TAMIL NADU – From Mysore we boarded the Shatabdi express for Chennai (8.30 hours). Chennai is a bustling city just like Bangalore and is fast losing its original character, and so frankly if you have no work there it is best to get out of town as soon as possible. A half-day tour covering the St Thome Church and Kapaleshwar Temple is enough to give you an idea of the diversity of this old and historic city. The National Art Gallery houses a rich repository of Dravidian art and culture. The Nataraja statue is absolutely one of the finest you can see in all of India.
Chennai has many good hotels but the newly built ITC Grand Chola is fast becoming a landmark with its majestic building. The Taj Coromandel and the Park Hyatt are good hotels but the Raintree at Annasalai is a perfect hotel, recommended for its location and high quality of services.
From Chennai we took a hired car as that is the best way to tour Tamil Nadu. The road network is excellent and it gave us an opportunity to see the countryside. The first place was the holy city of Kancheepuram. This was the capital city of the Pallava dynasty and Adi Sankara himself was the founder of the “Peeth”. While everyone knows of this place as of the most important centres of Hindu religion, this temple town has three outstanding temples (amongst more than 150!) – the Kamakshi Amma temple is dedicated to Goddess Parvati as Shakti and is of course the most well known. The temple complex is in 5 acres and has four main gates with the central temple having a Gold Gopuram. It is a belief that the visit to this city has to start with this temple. Later visit the Sri Ekambareswarar temple – an important Shiva temple (one of the five main Shiva temples) dedicated to Lord Shiva, the unique thing being that the Shivling here is made of sand. Finally we visited the Kailashanath temple which is about 2 km away from the Kamakshi Amman and Ekambareswarar temples and is under the Archaeological Survey of India (ASI). The sheer beauty of the sculptures and carvings in this temple is absolutely outstanding and unique. The depth in the carvings is just beyond words. The statutes of a dancing Shiva and Goddess Parvati have different hues of Him being angry and smiling – and changes with different light shades.
After being suitably stunned and humbled we drove onto Mahabalipuram, a beautiful sleepy seaside town. Most resorts here have “private” beaches and so it is just a few steps to the ocean. We were at the stunning Grand Bay Resort. The sunrise is what I had heard so much about, and so I headed early in the morning to the beach and was certainly not disappointed. It was good to see a few surfing enthusiasts who rise early up with their surf boards. With the shore temple in its backdrop it was a stunning picture.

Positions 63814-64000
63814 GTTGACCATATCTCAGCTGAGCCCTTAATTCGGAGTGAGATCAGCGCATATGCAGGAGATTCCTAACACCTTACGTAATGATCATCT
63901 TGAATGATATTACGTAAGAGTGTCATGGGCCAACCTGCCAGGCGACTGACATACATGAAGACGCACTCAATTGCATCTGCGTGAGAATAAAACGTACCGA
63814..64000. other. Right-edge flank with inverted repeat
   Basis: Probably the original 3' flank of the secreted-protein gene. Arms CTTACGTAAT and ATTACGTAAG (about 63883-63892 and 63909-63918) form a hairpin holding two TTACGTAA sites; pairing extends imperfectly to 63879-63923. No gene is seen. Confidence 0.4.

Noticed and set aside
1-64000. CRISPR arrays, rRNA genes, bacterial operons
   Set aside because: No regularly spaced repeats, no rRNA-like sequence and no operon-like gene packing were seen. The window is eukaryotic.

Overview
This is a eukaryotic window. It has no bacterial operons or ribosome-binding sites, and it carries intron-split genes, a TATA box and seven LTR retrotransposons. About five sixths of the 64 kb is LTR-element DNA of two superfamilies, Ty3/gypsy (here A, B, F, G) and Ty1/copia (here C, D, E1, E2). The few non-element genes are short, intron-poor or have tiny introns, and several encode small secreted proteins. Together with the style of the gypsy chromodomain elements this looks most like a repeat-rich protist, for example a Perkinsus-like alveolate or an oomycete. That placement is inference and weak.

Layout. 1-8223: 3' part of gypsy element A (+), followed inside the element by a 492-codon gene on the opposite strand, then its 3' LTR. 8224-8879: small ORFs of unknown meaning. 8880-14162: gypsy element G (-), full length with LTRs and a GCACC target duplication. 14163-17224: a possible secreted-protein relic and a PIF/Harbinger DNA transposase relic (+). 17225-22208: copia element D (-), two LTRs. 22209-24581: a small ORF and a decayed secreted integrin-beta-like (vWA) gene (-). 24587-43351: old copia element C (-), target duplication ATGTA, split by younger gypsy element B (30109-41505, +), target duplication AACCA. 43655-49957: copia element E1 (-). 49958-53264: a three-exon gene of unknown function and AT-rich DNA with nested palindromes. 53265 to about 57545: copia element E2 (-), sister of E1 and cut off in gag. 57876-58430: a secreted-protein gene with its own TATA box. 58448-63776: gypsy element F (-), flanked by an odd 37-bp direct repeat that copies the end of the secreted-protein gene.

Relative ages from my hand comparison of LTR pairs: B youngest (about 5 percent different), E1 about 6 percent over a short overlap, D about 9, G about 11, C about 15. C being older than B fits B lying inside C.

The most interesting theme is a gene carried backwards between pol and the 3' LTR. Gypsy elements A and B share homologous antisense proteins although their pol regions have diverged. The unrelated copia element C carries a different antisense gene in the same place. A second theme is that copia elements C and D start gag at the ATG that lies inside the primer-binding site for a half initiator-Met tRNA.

This fisherfolk village here has a history going back to the 4th century and you have monuments dating back to that time. The famous places to visit are the Panch Rathas, the Arjuna’s Penance, and the Butter Ball. However it is the bas-relief carving on two monoliths which has the most recognisable structure of the “Descent of Ganges”. It is pure joy to see the beautiful and intricate carving in such magnitude.
From Mahabalipuram we left early for a two-and-a-half-hour drive for the temple town of Tiruvannamalai and enroute found a hidden gem – of Gingee Fort, a 9th-century outpost, very surprising for this part of the world. Unfortunately by then the sun was beating relentlessly and with the rest of the day already planned, we skipped walking up the 600 odd steps and continued onwards.
Tiruvannamalai is famous for the Ramanna Ashram and the mighty Arunachaleshwar Temple. It is said that the devout Shiva devotee who wishes to go to Sabrimala first has to pay respects at this temple before going there. Ramanna Ashram is so peaceful and quiet that it invites you to continue staying there. Although we did not do the 14 kms perimeter walk of the sacred mountain, there were many people going about it with great devotion. On the outskirts of the town we stopped for a meal at the only good hotel, The Sparsa.
Finally, we drove onto the French Indian township of Pondicherry. The first thing which struck me was the wide open roads here. After reaching we visited the famous seaside promenade. This bustling and happening area has many nice restaurants; with fresh sea breeze blowing it was very relaxing. We dined at an authentic French restaurant – Satsanga around here and can recommend it highly.
Peace and Calm
The next morning we visited Auroville and the peace and calm acts like a magnet. The breathtaking dome of the Matri Mandir is very unique and the concept of silence here reminded me of the B’ahai temple in Delhi where one just sits to contemplate. Be sure to find out the timings and the visiting requirements before going. Later, we visited this unique temple of French Dravadian architecture – the Kanniga Parameswari (Godess Shakti). The painting and motifs are very different from other South Indian temples, with arches inside. Every afternoon the temple elephant walks through the temple, blessing the devotees, and is quite a sight to see. There are some nice hotels to stay and we opted for something in the city and on the main Promenade.